Writer Aseem Arora probably had all the ingredients to make Malang an atypical psychological thriller as intended…if only director Mohit Suri’s execution was able to match up!
Rating – 2.5 / 5 ⭐⭐½
Thrilling plotline, Goan setting, and a steamy Aditya Roy Kapur romancing Disha Patani on the beach – look me in the eye and tell me that’s something you don’t want to see? Of course you do! Especially if you had a pinch of Mohit Suri directorial songs and our beloved Anil Kapoor in to the equation, this one was a solid hit-and-miss. Drawing on genres of love, sex, revenge, and hardcore drama, Malang seemed to have almost everything it takes to succeed as one of those dark, trippy films – then what exactly went wrong? Well, it’s slightly more complicated than you think.
Malang oscillates between present day, when bad cop Agashe (Anil Kapoor) and good cop Michael Rodriguez (Kunal Khemu) strive to find a cold-blooded, psychotic murderer on the loose, and a recent past, where Advait Thakur (Aditya Roy Kapur), your boy-next-door travel freak meets the cliché bucket list-obsessed Sara Nimbiar (Disha Patani) and the two form an instant connect as they do wild wild things. However, the mystery unveils when each character falls under the spotlight, tripping on their inner trauma and the bridge between the past and present is formed.
On any given day, the idea of flashbacks and flashforwards setting up two parallel but intertwined stories simultaneously is a total win – however, every cinematic strategy requires detail-oriented planning and that’s exactly where Malang fell back. The first half attempted to set the stage, to prepare the audience for the poor quality LSD trip to follow but failed to do anything more than make us jealous of Advait & Sara’s endless rager life…ugh. The meat of the film was conveniently squeezed into the post-interval segment (so all you latecomers can take a chill pill), which was quite a headache to process all at once. Locking eyes with the screen and engaging with the story became quite a challenge for us viewers.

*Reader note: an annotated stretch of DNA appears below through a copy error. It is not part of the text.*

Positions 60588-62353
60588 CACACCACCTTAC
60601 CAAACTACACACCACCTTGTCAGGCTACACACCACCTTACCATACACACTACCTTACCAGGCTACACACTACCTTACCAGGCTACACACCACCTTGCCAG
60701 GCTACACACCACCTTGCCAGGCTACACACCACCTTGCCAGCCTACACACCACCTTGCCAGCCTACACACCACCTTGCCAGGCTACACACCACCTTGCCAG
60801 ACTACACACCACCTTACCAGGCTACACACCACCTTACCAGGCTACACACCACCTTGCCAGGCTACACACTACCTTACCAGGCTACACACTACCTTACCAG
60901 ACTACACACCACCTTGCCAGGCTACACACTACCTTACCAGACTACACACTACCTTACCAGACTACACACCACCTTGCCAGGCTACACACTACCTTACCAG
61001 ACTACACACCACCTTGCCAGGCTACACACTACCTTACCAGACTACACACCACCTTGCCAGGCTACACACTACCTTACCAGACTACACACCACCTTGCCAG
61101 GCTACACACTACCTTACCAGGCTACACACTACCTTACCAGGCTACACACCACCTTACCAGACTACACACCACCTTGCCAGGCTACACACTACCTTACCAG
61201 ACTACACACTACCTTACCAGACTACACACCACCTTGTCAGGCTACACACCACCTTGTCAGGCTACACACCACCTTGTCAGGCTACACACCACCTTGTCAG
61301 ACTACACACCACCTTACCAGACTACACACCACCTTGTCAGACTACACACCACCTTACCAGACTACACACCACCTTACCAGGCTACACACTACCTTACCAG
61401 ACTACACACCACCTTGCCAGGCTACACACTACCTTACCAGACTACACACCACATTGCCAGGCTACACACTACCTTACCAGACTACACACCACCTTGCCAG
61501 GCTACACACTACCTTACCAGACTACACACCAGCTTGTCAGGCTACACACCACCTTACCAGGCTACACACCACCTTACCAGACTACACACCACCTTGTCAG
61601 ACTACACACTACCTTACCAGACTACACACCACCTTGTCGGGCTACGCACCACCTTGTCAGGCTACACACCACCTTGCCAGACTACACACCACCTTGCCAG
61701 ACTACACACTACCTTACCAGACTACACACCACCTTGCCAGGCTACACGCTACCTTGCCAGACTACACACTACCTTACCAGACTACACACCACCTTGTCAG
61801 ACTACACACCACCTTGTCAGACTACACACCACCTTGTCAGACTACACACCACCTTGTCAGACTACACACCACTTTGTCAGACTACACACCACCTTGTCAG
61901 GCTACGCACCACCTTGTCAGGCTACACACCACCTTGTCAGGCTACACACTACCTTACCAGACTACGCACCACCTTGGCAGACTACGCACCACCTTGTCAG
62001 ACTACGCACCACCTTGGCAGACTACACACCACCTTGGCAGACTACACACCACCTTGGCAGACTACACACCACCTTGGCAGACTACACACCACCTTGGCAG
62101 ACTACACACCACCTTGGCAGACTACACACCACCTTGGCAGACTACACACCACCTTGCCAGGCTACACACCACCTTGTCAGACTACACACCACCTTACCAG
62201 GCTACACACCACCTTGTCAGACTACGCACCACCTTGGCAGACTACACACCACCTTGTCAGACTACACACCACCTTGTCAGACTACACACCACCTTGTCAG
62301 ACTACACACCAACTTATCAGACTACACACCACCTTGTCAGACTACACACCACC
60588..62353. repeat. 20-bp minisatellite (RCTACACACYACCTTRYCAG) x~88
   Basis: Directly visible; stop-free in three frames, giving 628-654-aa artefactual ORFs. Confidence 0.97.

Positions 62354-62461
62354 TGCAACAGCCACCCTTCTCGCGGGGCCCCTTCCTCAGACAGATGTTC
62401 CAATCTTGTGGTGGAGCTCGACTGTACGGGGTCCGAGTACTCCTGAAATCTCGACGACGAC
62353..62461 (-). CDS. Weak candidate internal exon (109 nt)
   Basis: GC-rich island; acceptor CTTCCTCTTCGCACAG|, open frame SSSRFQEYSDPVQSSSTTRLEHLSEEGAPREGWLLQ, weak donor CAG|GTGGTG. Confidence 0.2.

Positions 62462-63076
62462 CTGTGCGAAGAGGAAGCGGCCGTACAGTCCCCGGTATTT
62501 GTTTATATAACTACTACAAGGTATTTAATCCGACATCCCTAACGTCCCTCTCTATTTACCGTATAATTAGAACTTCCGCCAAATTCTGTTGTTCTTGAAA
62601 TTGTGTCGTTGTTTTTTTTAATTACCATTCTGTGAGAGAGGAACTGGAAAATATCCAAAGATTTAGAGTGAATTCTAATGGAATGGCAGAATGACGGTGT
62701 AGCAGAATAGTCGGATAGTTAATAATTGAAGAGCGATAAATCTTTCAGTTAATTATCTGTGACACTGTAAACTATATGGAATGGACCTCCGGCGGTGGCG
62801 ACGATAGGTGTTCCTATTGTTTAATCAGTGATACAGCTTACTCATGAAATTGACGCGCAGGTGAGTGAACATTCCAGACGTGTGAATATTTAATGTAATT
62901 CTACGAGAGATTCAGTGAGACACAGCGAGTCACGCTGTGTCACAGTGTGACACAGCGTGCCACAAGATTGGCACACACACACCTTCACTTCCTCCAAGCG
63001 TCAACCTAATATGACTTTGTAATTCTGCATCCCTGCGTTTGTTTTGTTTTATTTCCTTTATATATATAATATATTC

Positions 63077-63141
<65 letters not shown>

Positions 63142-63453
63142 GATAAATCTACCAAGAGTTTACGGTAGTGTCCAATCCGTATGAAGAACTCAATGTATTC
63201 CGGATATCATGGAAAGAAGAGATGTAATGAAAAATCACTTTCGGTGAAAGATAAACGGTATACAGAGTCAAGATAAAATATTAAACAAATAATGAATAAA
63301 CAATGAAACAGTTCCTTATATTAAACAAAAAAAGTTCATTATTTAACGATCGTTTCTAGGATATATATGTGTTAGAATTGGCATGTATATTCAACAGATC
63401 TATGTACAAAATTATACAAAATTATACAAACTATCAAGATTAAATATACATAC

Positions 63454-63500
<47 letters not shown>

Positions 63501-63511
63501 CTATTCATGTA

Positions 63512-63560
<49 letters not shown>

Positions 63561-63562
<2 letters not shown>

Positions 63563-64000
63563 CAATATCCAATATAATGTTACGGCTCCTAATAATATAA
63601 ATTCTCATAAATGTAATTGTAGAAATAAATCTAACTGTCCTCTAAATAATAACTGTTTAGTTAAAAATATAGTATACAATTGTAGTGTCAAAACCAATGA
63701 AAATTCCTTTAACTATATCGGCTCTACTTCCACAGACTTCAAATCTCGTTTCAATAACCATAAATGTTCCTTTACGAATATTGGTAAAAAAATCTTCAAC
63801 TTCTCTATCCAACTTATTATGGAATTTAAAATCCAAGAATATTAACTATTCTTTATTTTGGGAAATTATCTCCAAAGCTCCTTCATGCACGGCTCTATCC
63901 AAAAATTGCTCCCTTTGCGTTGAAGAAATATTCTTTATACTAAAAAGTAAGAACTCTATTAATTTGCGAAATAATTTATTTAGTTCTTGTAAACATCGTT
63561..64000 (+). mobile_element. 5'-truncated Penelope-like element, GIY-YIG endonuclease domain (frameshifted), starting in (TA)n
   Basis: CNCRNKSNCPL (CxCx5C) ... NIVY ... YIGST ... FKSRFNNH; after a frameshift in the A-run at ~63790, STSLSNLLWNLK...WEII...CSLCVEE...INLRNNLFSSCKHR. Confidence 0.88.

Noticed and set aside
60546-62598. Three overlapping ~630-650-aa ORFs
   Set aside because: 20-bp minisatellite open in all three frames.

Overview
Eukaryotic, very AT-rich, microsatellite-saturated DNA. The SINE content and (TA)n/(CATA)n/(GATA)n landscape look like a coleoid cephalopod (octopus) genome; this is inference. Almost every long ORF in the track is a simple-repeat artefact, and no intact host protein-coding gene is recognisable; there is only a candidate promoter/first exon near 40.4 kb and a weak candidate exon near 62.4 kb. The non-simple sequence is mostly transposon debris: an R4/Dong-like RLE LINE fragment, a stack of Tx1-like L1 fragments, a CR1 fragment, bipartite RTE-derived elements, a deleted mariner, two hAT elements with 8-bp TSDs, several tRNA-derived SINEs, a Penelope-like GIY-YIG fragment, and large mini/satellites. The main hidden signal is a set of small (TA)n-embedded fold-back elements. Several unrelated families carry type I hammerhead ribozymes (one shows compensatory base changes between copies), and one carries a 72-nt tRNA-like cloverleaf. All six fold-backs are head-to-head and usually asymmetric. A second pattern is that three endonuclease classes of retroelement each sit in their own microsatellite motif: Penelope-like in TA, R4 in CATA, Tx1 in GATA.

“Tumhare liye sukoon kya hai?” – “To live life from one high to another”
Except Adi Kapur’s chiseled hippy look, which complimented his personality accurately, the other leads were pretty much lifeless. Malang’s inability to dive deep into the soul of its characters and truly define their internal battles was the primary reason for its downfall. The much-needed sync between character development and plot progression was left completely to the audience for guesswork. This brings me back to my point about strategic planning – after having a concrete, unseen psychological murder mystery in front of you, isn’t it mandatory to back it up with some intelligent suspense build-up? Yeah, well, tell that to Mohit Suri because he thought getting Disha to casually say “Maarna mera mazza hai” in the trailer was no spoiler at all. Lol.
Anywayyy, let’s talk about performances (‘cause that’s always fun, right?) – all you Adi Roy Kapur fangirls out there, congratulations, we finally witness our hottie make a legitimate effort to sink into Advait’s persona with utmost conviction. Anil Kapoor was yet another box-ticked for Malang as he pulled off the raging alcoholic-druggy avatar brilliantly. But the real surprise package here was frikkin’ Kunal Khemu, who I simply cannot praise enough – his understated, elegant yet persuasive performance enabled his character Michael to flow with the story, leaving us oh-so-floored! And lastly, we have our steamy heroine Disha Patani, to whom I just want to say that babe, you’re a stunner but you definitely need to work on your stiff dialogue delivery, expressionless face and zoned-out screen presence.
Unleash the madness? More like unleash the superficial internal trauma in the most shabby way possible. The only reason I’d recommend Malang to you cinephiles is for Kunal Khemu’s deadly performance and so that maybe after sitting through a poorly-made thriller, we’re able to better appreciate some of the groundbreaking, gripping work that Bollywood has and will give to us.
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